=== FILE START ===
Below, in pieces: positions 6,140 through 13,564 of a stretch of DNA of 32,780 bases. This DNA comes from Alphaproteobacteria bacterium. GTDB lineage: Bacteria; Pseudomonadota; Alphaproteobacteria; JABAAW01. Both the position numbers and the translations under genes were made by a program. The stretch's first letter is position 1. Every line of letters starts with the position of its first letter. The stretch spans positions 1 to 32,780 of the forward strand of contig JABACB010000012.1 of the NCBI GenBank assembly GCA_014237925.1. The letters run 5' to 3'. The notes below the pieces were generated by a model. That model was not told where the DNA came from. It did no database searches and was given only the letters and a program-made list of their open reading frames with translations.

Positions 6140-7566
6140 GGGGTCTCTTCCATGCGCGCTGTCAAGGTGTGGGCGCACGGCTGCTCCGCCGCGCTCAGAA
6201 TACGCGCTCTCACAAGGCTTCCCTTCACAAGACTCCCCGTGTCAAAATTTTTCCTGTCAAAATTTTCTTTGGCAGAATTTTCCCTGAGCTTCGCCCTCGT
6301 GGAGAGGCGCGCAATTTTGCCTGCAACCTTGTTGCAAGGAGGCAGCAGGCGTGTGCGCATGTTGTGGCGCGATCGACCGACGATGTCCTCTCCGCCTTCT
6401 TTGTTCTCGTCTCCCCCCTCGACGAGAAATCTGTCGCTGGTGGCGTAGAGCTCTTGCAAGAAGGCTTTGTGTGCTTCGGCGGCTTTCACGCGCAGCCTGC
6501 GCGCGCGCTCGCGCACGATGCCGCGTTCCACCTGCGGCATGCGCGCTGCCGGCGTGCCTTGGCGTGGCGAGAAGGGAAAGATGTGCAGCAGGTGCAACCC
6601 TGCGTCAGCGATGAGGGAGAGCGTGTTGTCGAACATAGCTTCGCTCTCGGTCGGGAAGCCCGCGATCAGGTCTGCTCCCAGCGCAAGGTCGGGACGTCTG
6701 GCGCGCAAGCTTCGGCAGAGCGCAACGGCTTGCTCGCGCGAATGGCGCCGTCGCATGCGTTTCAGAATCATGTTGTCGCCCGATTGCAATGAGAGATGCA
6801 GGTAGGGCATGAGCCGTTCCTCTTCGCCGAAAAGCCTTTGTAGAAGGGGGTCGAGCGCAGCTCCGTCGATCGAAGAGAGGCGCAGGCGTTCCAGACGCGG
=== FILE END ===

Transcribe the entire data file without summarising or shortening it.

Below, in pieces: positions 6,140 through 13,564 of a stretch of DNA of 32,780 bases. This DNA comes from Alphaproteobacteria bacterium. GTDB lineage: Bacteria; Pseudomonadota; Alphaproteobacteria; JABAAW01. Both the position numbers and the translations under genes were made by a program. The stretch's first letter is position 1. Every line of letters starts with the position of its first letter. The stretch spans positions 1 to 32,780 of the forward strand of contig JABACB010000012.1 of the NCBI GenBank assembly GCA_014237925.1. The letters run 5' to 3'. The notes below the pieces were generated by a model. That model was not told where the DNA came from. It did no database searches and was given only the letters and a program-made list of their open reading frames with translations.

Positions 6140-7566
6140 GGGGTCTCTTCCATGCGCGCTGTCAAGGTGTGGGCGCACGGCTGCTCCGCCGCGCTCAGAA
6201 TACGCGCTCTCACAAGGCTTCCCTTCACAAGACTCCCCGTGTCAAAATTTTTCCTGTCAAAATTTTCTTTGGCAGAATTTTCCCTGAGCTTCGCCCTCGT
6301 GGAGAGGCGCGCAATTTTGCCTGCAACCTTGTTGCAAGGAGGCAGCAGGCGTGTGCGCATGTTGTGGCGCGATCGACCGACGATGTCCTCTCCGCCTTCT
6401 TTGTTCTCGTCTCCCCCCTCGACGAGAAATCTGTCGCTGGTGGCGTAGAGCTCTTGCAAGAAGGCTTTGTGTGCTTCGGCGGCTTTCACGCGCAGCCTGC
6501 GCGCGCGCTCGCGCACGATGCCGCGTTCCACCTGCGGCATGCGCGCTGCCGGCGTGCCTTGGCGTGGCGAGAAGGGAAAGATGTGCAGCAGGTGCAACCC
6601 TGCGTCAGCGATGAGGGAGAGCGTGTTGTCGAACATAGCTTCGCTCTCGGTCGGGAAGCCCGCGATCAGGTCTGCTCCCAGCGCAAGGTCGGGACGTCTG
6701 GCGCGCAAGCTTCGGCAGAGCGCAACGGCTTGCTCGCGCGAATGGCGCCGTCGCATGCGTTTCAGAATCATGTTGTCGCCCGATTGCAATGAGAGATGCA
6801 GGTAGGGCATGAGCCGTTCCTCTTCGCCGAAAAGCCTTTGTAGAAGGGGGTCGAGCGCAGCTCCGTCGATCGAAGAGAGGCGCAGGCGTTCCAGACGCGG